Tuesday, October 3, 2023

The House Drops a Bill That Will Require Indonesians to Turn in Gay Family Members

Jakarta Globe
November 24, 2020 | 3:44 pm
Nurul Arifin, left, a legislator from Golkar Party, chat with her colleagues in a plenary meeting at the House of Representatives in Jakarta last February. (Antara Photo/Puspa Perwitasari)
Nurul Arifin, left, a legislator from Golkar Party, chat with her colleagues in a plenary meeting at the House of Representatives in Jakarta last February. (Antara Photo/Puspa Perwitasari)

Jakarta. A controversial bill proposed by an Islamic political party that will dictate how husbands, wives, and family members behave has stalled at the House of Representatives after the National Democratic party gave a key vote that complete a pushback from nationalist parties.

Supratman Andi Agtas, the chairman of the House's Legislation Body, said that five parties, which combined control two-thirds of the seats in the chamber, rejected the so-called Family Resilience Bill on Tuesday. 

"The Legislation Body cannot proceed to further discussion of this bill because five factions rejected and only for accepted it," Supratman said. 

Surya Paloh's National Democratic (Nasdem) party gave the decisive vote to reject the bill on Tuesday after its indecision led to an impasse last week.


The Legislation Body needs a unanimous or majority votes from the factions to put a bill in the National Legislation Program—a list of bills that the House and the government will deliberate in the next meeting period—as an initiative from legislators.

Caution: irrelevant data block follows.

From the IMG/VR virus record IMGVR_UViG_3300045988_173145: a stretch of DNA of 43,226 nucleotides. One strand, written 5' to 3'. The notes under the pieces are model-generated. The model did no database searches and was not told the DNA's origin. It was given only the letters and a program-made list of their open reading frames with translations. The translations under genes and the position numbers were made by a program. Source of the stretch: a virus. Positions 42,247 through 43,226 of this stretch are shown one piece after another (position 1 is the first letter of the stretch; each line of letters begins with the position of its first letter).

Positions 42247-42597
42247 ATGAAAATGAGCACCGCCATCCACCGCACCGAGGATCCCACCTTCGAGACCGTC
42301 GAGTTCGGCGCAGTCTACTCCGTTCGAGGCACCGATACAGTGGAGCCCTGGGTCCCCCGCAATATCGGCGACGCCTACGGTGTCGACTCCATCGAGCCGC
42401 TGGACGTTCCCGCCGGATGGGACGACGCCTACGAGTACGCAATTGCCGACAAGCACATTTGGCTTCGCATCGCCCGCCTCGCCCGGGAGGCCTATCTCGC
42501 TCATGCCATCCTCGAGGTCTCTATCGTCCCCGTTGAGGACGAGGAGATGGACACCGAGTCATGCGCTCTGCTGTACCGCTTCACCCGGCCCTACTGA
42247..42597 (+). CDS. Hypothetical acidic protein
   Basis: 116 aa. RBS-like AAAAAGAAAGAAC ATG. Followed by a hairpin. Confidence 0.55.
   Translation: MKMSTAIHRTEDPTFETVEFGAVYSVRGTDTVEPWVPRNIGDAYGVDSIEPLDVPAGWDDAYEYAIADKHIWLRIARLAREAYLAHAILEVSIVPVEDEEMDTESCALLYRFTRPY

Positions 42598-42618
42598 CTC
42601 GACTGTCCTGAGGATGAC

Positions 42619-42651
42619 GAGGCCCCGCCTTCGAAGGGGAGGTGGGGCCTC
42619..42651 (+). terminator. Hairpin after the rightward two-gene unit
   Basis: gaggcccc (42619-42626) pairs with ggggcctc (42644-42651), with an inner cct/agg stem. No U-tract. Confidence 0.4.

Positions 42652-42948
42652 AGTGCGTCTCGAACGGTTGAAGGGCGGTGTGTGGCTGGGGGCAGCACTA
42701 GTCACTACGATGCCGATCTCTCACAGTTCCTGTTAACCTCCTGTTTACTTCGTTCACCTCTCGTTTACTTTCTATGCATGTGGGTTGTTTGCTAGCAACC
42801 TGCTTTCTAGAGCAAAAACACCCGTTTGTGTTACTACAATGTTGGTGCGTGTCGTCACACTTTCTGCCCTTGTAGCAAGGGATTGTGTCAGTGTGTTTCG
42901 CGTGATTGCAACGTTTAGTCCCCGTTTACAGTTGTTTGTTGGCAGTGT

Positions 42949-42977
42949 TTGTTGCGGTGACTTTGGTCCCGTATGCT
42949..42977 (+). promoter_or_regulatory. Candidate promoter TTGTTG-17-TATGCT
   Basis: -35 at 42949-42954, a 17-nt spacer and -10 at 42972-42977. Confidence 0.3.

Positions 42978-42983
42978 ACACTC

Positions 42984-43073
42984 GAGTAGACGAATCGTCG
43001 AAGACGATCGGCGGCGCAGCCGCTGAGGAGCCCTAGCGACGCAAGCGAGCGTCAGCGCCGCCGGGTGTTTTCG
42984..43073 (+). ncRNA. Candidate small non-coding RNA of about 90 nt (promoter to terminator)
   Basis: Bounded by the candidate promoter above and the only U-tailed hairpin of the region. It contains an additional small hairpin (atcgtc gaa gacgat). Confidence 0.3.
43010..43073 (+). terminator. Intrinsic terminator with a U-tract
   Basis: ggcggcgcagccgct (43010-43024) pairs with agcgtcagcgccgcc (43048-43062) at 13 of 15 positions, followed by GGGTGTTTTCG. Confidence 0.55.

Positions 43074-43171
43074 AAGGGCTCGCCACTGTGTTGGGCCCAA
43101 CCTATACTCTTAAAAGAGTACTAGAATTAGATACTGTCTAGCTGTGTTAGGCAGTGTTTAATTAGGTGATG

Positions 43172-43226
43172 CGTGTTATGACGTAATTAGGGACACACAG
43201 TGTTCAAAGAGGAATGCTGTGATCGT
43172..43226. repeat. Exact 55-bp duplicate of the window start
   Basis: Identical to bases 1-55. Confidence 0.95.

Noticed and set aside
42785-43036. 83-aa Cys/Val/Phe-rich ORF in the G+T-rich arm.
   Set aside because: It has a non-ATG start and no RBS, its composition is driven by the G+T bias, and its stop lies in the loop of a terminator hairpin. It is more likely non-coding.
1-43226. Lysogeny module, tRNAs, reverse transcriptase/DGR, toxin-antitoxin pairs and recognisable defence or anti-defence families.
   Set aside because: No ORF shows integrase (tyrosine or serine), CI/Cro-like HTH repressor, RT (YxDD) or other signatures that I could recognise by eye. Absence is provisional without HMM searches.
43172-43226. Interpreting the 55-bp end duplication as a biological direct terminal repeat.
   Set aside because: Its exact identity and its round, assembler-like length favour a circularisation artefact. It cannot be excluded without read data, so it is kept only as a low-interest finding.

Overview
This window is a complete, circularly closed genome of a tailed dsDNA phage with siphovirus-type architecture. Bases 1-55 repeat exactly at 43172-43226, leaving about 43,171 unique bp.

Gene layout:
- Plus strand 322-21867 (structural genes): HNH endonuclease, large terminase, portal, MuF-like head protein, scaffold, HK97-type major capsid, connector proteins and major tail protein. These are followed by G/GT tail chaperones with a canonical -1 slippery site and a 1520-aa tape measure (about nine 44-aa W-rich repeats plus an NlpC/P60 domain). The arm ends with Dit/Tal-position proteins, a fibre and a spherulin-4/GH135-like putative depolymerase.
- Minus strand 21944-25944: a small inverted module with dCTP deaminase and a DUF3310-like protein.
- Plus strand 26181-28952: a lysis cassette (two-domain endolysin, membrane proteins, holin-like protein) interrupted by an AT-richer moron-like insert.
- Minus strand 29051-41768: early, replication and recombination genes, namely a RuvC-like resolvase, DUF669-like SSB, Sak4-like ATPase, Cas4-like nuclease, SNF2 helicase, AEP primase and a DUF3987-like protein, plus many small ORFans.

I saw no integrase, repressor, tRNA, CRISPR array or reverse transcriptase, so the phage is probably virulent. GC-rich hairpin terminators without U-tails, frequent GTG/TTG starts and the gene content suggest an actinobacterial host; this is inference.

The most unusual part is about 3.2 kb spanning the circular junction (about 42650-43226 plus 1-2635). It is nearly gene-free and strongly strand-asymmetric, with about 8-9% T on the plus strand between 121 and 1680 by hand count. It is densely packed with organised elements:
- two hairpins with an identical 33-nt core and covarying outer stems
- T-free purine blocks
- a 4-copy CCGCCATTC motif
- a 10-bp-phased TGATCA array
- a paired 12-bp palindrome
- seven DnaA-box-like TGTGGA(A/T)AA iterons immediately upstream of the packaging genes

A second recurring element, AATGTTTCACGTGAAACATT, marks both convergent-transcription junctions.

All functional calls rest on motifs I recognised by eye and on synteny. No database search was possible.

Among the bill's controversial articles, one requires anyone to turn in family members engaging in the same sex, incest, masochism, or sadism sexual activities to a government body for rehabilitation. The bill also sought to put household chores and family unity responsibilities on the wives.

The Prosperous Justice Party (PKS), a conservative Islamic party, first proposed the Family Resilience bill in 2015. It failed to take off past the House's own deliberation, as the oppositions argued many of the bill's articles overlap with existing laws. 

PKS, with support from Golkar Party, the National Mandate Party (PAN), and Prabowo Subianto's Great Indonesia Movement (Gerindra), revived the initiative and submitted a new draft to the Legislative body last December. The United Development Party (PPP) later backed the bill. 

Golkar later backtracked its support and joined Megawati Sukarnoputri's Indonesian Democratic Party of Struggle Susilo Bambang Yudhoyono's Democrat Party to reject the bill. The National Awakening Party, an Islamic party with a moderate platform, has also opposed the bill. 

Golkar lawmaker Nurul Arifin said several draft changes made the bill not urgent to support. One change in the bill gave power to the government to record any family conflicts or problems. 

"The article allows the government to gather very intimate information on every family [in Indonesia]," Nurul said last week.

Another article in the bill also legitimated businesses' or community organizations' involvement in private family matters, Nurul said. 

"We are a heterogeneous society that cannot possibly be uniform, especially regarding household affairs. Each family has its own way of organizing its household," she said.

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